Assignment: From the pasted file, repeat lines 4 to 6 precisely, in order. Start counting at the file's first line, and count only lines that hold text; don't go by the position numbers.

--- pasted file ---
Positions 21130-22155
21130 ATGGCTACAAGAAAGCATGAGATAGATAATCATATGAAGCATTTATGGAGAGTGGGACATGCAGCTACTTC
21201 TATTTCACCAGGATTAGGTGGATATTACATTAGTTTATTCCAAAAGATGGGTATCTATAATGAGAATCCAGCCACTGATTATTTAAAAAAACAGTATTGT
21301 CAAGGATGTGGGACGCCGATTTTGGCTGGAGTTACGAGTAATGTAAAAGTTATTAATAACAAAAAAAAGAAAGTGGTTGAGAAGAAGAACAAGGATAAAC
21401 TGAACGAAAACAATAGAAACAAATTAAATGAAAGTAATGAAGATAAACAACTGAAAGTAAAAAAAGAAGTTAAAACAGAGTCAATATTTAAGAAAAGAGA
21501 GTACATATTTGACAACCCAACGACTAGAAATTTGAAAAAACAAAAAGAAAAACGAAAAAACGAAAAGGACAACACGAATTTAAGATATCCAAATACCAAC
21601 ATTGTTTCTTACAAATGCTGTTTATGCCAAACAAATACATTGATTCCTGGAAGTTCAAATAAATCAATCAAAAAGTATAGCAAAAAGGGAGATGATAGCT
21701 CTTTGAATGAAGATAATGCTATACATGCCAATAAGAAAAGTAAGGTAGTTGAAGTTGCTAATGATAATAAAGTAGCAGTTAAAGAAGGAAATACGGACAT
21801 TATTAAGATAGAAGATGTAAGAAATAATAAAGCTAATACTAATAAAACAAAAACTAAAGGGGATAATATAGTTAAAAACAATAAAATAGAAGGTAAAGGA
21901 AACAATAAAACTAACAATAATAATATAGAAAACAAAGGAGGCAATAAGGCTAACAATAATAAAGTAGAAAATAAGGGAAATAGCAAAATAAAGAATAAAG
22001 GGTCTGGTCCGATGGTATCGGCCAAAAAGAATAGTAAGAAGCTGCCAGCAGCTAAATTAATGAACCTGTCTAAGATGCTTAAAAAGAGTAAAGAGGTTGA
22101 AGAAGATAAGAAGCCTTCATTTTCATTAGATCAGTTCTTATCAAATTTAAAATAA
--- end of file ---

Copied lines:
21301 CAAGGATGTGGGACGCCGATTTTGGCTGGAGTTACGAGTAATGTAAAAGTTATTAATAACAAAAAAAAGAAAGTGGTTGAGAAGAAGAACAAGGATAAAC
21401 TGAACGAAAACAATAGAAACAAATTAAATGAAAGTAATGAAGATAAACAACTGAAAGTAAAAAAAGAAGTTAAAACAGAGTCAATATTTAAGAAAAGAGA
21501 GTACATATTTGACAACCCAACGACTAGAAATTTGAAAAAACAAAAAGAAAAACGAAAAAACGAAAAGGACAACACGAATTTAAGATATCCAAATACCAAC